When Competitive Advantage Doesn't Lead to Performance: The Resource-Based View and Stakeholder Bargaining Power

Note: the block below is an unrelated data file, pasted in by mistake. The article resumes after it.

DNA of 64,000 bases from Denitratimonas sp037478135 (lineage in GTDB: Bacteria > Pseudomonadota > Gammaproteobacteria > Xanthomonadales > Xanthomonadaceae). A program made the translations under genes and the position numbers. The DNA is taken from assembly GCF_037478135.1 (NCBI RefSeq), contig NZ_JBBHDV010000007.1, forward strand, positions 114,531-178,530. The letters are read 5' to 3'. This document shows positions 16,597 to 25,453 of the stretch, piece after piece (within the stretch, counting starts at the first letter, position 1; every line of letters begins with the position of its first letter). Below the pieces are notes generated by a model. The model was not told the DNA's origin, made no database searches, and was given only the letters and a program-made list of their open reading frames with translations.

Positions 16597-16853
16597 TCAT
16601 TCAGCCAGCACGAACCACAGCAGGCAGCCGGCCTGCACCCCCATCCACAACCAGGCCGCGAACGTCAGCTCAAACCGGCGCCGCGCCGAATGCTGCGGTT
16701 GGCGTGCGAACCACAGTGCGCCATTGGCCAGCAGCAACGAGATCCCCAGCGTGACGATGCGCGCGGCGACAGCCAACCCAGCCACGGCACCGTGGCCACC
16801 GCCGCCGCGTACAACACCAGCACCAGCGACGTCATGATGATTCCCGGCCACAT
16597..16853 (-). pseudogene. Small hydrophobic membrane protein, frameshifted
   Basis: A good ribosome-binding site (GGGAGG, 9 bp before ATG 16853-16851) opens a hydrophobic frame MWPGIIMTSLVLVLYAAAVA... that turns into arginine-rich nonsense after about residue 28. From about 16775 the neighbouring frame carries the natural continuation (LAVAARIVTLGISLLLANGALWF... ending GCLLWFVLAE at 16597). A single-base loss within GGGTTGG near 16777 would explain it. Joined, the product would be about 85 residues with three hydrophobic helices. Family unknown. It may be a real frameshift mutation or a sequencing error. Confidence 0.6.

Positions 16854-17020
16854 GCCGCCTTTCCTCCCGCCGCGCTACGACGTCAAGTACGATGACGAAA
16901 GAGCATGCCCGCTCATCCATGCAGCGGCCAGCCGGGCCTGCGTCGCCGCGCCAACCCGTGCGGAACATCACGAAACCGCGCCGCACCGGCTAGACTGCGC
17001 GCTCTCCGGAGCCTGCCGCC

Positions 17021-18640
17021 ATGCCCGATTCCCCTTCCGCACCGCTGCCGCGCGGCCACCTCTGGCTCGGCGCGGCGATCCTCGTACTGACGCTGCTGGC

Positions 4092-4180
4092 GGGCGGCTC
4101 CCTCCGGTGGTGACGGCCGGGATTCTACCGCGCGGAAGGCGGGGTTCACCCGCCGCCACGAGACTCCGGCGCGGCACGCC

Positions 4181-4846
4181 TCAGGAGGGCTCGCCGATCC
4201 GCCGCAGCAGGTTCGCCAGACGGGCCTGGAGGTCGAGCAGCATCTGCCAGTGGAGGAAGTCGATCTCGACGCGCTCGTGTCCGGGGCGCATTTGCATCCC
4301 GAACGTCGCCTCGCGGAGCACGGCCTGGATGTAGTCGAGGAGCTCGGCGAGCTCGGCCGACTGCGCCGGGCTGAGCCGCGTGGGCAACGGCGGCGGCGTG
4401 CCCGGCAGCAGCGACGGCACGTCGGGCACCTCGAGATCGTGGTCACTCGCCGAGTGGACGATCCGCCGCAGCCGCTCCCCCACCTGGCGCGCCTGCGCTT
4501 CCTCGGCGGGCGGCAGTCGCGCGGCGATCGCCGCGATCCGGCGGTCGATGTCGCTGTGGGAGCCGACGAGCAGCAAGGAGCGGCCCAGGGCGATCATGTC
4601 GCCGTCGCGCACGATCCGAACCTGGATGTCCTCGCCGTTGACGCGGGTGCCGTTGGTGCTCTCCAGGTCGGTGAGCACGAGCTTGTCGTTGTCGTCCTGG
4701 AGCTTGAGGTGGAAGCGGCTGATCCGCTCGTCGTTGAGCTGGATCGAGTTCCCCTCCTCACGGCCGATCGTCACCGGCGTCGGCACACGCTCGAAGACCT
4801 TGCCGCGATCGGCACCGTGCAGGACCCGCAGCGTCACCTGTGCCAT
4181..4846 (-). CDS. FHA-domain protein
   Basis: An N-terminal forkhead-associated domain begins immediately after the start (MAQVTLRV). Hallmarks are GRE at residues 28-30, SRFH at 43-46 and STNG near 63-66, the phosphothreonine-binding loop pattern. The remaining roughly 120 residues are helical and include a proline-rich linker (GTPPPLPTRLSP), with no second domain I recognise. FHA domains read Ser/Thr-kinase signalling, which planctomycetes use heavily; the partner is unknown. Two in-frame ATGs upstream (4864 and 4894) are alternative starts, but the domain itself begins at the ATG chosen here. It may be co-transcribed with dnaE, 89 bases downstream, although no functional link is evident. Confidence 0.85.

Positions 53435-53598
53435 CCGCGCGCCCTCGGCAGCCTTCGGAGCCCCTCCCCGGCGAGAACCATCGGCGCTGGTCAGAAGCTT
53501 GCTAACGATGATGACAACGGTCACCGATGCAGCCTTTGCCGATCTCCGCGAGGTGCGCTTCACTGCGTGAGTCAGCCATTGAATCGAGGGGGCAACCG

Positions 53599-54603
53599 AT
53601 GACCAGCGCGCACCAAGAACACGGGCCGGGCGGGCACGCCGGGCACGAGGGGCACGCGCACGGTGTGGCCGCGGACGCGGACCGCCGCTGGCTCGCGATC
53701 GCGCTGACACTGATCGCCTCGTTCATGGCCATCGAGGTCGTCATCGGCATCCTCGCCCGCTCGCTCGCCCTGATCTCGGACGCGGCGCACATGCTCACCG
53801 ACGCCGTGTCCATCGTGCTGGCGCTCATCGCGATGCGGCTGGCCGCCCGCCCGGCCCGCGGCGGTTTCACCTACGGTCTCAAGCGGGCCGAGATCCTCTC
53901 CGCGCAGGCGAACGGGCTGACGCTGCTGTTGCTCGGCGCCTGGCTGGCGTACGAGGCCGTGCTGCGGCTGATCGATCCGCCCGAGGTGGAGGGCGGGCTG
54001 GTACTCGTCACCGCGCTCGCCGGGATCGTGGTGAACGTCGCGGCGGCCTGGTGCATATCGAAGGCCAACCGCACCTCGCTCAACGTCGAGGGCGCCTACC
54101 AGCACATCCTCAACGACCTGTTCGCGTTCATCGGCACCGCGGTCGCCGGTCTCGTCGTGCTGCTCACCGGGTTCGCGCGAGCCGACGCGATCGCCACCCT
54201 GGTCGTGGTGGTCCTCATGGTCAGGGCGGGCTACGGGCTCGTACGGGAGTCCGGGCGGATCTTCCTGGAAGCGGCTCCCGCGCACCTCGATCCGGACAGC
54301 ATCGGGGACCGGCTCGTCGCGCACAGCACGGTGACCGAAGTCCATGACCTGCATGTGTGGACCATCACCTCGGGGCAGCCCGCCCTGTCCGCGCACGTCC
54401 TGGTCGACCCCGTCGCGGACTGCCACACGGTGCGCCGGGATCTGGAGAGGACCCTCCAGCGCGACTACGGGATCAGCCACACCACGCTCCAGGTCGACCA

What if rent from a competitive advantage is appropriated so it cannot be observed in performance measures? The resource-based view was not formulated to examine who will get the rent. Yet, this essay argues that the factors leading to a resource-based advantage also predict who will appropriate rent. Knowledge-based assets are promising because firm-specificity, social complexity, and causal ambiguity make them hard to imitate. However, the roles of internal stakeholders may grant them a great deal of bargaining power especially relative to investors. This essay integrates the resource-based view with the bar-gaining power literature by defining the firm as a nexus of con-tracts. This new lens can help to explain when rent will be generated and, simultaneously, who will appropriate it. In doing so, it provides a more robust theory of firm performance than the resource-based view alone. It is also suggested that this lens might be useful for examining other theories of firm perfor-mance.